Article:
Injured or ill? Stick to your workout goals in 2020 by knowing when you should take a break from exercise
Millions of Brits commit to get fit at the start of every new year. It’s one of the nation’s most popular resolutions and yet, with more workout mojo comes a greater risk of overdoing it and getting injured – especially if you’re new to exercise or haven’t done it in a while. In fact, data shows that beginners have a higher injury rate than fitness aficionados – one Dutch study reports that new runners incur injuries twice as often as experienced runners for every 1,000 hours of jogging clocked. Further data shows that it’s beneficial to take it easy and have two rest days, or to train on alternate days in the first week of ‘re-exercising’. But the line between pain and performance can get blurred, so it’s important to make a good judgement call on whether you should push on or pull back from your new exercise schedule. We asked top expert Jordane Zammit Tabona, co-founder of physical therapy clinic Function360 (function360.co.uk), for her injury prevention tips. Notepad, ready?
“My last workout left me feeling very sore. Does my body need a break?”
DOMS, or delayed onset muscle soreness, is an inevitable result of any exercise plan. If you’re overloading muscles then you’re going to cause some damage at a cellular level. You can exercise through it, but sometimes it pays to take a step back. “It all depends on how new you are to exercise and which muscles are sore,” explains Jordane. “If you’re a complete newbie, rest it out, have a warm bath and refuel with nutritious food. If you’re not so new to working out, focus on a different body part [sore quads? Focus on arms]. And if you’re really sore but want to do something, try a lowimpact session, such as a long walk or a swim. The movement will actually help to flush out some of the lactic acid from the muscles.” For a session that’s a little less effort and a bit more luxe, try a sports massage.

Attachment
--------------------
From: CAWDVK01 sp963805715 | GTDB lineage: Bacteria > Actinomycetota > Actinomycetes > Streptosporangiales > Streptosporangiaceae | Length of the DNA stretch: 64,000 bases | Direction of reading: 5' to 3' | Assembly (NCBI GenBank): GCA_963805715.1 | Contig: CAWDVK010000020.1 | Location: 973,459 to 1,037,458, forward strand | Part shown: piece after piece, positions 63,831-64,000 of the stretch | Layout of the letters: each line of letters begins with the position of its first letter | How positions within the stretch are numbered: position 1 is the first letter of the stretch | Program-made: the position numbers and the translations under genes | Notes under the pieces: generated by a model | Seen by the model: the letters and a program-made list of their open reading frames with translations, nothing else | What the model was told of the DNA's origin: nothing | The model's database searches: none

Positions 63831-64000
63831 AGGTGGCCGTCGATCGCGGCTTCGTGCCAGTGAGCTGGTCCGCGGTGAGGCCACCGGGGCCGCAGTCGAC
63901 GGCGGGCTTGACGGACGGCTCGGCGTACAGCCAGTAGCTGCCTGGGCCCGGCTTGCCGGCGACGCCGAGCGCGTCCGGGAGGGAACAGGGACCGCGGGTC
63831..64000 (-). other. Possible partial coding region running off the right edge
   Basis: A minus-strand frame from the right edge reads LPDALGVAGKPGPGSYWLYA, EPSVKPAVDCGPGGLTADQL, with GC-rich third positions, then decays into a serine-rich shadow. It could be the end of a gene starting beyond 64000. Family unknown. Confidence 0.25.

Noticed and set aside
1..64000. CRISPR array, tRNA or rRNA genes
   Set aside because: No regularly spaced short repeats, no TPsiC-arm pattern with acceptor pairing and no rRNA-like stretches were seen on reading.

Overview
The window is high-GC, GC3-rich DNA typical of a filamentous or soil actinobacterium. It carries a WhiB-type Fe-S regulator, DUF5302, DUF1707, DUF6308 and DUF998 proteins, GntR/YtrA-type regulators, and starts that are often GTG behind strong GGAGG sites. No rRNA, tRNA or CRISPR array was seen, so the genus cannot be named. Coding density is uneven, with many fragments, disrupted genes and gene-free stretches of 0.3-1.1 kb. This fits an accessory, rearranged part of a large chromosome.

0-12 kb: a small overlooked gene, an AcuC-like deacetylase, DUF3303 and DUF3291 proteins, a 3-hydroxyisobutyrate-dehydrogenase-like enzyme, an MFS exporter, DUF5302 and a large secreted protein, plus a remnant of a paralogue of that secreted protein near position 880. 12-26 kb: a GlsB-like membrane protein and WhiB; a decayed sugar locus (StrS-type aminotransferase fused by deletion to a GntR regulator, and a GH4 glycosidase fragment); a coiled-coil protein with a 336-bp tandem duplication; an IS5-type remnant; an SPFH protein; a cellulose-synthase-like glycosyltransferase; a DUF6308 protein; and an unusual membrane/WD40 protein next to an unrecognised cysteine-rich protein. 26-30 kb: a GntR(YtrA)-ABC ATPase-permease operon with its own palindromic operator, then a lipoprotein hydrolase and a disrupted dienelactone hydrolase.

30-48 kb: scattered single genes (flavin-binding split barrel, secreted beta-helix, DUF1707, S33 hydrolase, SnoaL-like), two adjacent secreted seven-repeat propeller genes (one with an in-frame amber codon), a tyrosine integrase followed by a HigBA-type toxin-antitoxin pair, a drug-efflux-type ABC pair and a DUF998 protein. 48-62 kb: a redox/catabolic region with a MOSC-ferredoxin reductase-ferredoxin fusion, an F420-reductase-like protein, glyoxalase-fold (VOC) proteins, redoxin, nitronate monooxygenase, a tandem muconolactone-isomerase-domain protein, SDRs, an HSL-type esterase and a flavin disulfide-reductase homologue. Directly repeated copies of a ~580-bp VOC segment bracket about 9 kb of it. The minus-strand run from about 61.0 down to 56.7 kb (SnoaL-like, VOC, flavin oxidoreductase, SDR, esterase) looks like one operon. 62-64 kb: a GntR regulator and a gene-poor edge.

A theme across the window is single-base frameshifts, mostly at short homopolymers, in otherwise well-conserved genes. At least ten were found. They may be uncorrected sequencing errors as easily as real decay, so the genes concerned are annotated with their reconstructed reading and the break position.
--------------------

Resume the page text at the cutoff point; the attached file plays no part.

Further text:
“Ouch, I’m hurt! Can I keep moving despite the pain?”
We’ve all nursed a niggle, whether it’s simply a sore spot or a full-blown injury, but muscle can atrophy (decrease in size and strength) in as little as two weeks so most are keen to keep moving. But should you? Good news: Jordane thinks so; “If your injury is diagnosed by a professional, the cause identified and your training plan analysed, it’s absolutely possible to exercise with an injury,” she says.
“I rarely tell my patients not to exercise when they are injured because activity is such an emotional booster and a good form of stress relief.” However, Jordane emphasises how important it is that you get expert advice on what sort of exercises you can and can’t do, using movement to aid your recovery and not hamper it. “Your exercise regimen may need to be adapted for a while, but needn’t be completely avoided.”
“Is it ever OK to exercise with the lurgy?”
Tickle in your throat? Sniffling while you sweat? The common cold and other minor illnesses can really throw you off your game over the winter, so it helps to know when to press the brakes on your fitness routine. Jordane suggests making a judgement call on how bad you feel: “It really depends on what illness you have and how severe it is,” she explains. “A mild cold can actually benefit from some light exercise, as it helps to ‘open up the lungs’. However, if you’re feeling under the weather, have a fever or just feel low on energy, I recommend you rest up.” And, of course, if symptoms persist then see your doctor. Capiche?